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Movie Review: Now You See Me

By Edited Jul 16, 2016 1 0

Certificate 12A, 115 minutes

Director: Louis Leterrier

Stars: Jesse Eisenberg, Mark Ruffalo, Woody Harrelson

In Now You See Me four magicians of various types are recruited by a mysterious benefactor. They are street magician J. Daniel Atlas (Jesse Eisenberg, American Ultra, The Social Network, Zombieland), mentalist, hypnotist and small time hustler Merritt McKinney (Woody Harrelson) escapologist and illusionist Henley Reeves (Isla Fisher, Grimsby) and pickpocket and sleight of hand master Jack Wilder (Dave Franco, Bad Neighbours, Bad Neighbours 2, Unfinished Business). Individually, they are struggling and small time, but together they have the potential for so much more.

Fast forward a year and the four are now performing as a magic act called The Four Horseman. Their first show is funded by Arthur Tressler (Michael Caine, Interstellar, Kingsman: The Secret Service, The Dark Knight Rises). As a finale for their act, they rob a bank - in another country - at the same time as they are performing. When it turns out that the bank in question has actually been robbed, FBI agent Dylan Rhodes (Mark Ruffalo, Avengers: Age of Ultron, Marvel Avengers Assemble) is dragged in to investigate, something he does not actually want to do as he thinks the entire thing is ridiculous, along with Interpol Agent Alma Dray (Mélanie Laurent). The Horsemen are arrested but, unless the FBI admits magic is real - something that would make them a laughing stock - they have absolutely nothing to connect the four in Las Vegas to the robbery, or anything to hold them on.

Now You See Me
Thaddeus Bradley (Morgan Freeman) is a former professional magician and now a professional debunker who makes his money these days from watching other magicians perform their tricks, and then dissecting how the tricks were done. He was watching the first trick in Las Vegas and the FBI asks for his help in solving the crime. Thaddeus is less than complimentary towards the FBI and considers them idiots who will never figure out what is actually happening.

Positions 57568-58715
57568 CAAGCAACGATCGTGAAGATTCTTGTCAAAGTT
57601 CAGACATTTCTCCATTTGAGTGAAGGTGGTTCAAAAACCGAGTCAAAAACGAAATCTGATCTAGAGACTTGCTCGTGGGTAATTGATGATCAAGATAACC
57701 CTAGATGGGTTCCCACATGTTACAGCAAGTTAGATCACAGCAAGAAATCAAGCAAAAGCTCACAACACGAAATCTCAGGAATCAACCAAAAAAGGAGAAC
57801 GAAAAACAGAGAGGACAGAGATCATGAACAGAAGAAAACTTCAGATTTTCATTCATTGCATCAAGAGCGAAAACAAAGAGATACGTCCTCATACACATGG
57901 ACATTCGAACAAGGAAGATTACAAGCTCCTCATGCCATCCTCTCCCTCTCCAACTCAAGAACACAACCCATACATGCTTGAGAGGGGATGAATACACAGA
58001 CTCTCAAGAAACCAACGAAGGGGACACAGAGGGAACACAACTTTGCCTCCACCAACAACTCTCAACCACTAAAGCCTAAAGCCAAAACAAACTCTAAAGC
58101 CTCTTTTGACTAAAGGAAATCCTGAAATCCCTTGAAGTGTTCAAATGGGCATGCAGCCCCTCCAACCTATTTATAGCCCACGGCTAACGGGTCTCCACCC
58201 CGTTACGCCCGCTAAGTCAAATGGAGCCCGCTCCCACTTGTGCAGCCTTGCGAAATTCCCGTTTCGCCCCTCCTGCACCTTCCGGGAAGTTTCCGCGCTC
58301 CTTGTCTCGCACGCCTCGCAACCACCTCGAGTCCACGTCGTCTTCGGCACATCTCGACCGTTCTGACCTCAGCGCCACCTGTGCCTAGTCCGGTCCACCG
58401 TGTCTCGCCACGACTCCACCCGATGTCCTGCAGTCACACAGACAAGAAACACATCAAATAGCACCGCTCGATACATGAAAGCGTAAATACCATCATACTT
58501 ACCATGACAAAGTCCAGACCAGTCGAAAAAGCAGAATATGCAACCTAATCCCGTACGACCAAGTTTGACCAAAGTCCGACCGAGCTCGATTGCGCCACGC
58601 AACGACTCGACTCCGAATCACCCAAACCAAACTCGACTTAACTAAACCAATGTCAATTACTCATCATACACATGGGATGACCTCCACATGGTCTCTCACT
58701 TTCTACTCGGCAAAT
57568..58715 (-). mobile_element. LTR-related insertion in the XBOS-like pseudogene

The entire film basically revolves around the magician's motto of "Misdirection is the key" where the audience - in this case primarily the FBI, but to some extent the film's viewers - have their attention drawn to one thing in order to distract them from what is actually happening - the magic "trick." This constant misdirection means that what the FBI think is important, isn't and what they believe they are looking for, they aren't and results in them constantly being one step behind.

Now You See Me is a crime caper with a bit of a difference. The use of magicians and illusions makes the entire caper a complex, interlocking and finely planned magic trick, that does bear some resemblance to the complex stratagems often seen in the episodes of the old Mission: Impossible television series. There are some twists to the plot but it is possible to figure them out ahead of time, even if sometimes not that much ahead, especially if, as you should be, you are aware that misdirection is playing a large role in the film. Even if you do guess the twists, the whole film is nicely executed. Now You See Me... ...now you don't.
Now You See Me egdcltd 2013-07-04 3.5 0 5
Magic: The Complete Course
Amazon Price: $22.95 $7.14 Buy Now
(price as of Jul 16, 2016)


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